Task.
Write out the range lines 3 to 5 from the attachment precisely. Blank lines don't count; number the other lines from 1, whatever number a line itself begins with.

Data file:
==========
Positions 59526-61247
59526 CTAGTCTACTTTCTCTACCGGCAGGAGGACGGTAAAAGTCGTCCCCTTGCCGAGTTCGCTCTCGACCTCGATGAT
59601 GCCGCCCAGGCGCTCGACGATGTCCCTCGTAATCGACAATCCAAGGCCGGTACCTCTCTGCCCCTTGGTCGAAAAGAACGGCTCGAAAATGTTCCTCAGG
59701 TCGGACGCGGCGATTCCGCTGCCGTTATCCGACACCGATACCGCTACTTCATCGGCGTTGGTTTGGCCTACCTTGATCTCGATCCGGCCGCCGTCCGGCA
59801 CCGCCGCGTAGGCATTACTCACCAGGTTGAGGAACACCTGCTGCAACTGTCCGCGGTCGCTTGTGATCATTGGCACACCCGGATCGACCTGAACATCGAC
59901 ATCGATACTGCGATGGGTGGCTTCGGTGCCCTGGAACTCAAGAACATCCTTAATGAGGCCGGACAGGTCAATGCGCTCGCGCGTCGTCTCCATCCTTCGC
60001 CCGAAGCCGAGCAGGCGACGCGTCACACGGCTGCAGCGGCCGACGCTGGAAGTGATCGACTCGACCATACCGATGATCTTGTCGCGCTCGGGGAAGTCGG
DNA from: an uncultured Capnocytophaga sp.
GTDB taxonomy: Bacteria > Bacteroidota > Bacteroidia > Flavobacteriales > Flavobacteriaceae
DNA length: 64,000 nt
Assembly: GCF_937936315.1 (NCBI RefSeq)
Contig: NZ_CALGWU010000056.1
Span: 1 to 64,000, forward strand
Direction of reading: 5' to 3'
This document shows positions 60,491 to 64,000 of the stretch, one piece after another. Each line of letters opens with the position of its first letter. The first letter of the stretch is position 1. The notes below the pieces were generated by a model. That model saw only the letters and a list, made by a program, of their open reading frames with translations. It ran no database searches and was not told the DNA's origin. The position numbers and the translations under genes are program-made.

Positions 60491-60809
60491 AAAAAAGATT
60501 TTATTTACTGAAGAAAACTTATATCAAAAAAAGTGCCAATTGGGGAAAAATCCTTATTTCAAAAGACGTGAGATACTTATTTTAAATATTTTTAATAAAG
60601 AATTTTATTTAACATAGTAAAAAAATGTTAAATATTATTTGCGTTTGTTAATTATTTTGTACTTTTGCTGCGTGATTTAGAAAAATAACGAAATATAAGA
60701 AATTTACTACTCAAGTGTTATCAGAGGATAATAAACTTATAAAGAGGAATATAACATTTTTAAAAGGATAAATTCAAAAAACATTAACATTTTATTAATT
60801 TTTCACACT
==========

59601 GCCGCCCAGGCGCTCGACGATGTCCCTCGTAATCGACAATCCAAGGCCGGTACCTCTCTGCCCCTTGGTCGAAAAGAACGGCTCGAAAATGTTCCTCAGG
59701 TCGGACGCGGCGATTCCGCTGCCGTTATCCGACACCGATACCGCTACTTCATCGGCGTTGGTTTGGCCTACCTTGATCTCGATCCGGCCGCCGTCCGGCA
59801 CCGCCGCGTAGGCATTACTCACCAGGTTGAGGAACACCTGCTGCAACTGTCCGCGGTCGCTTGTGATCATTGGCACACCCGGATCGACCTGAACATCGAC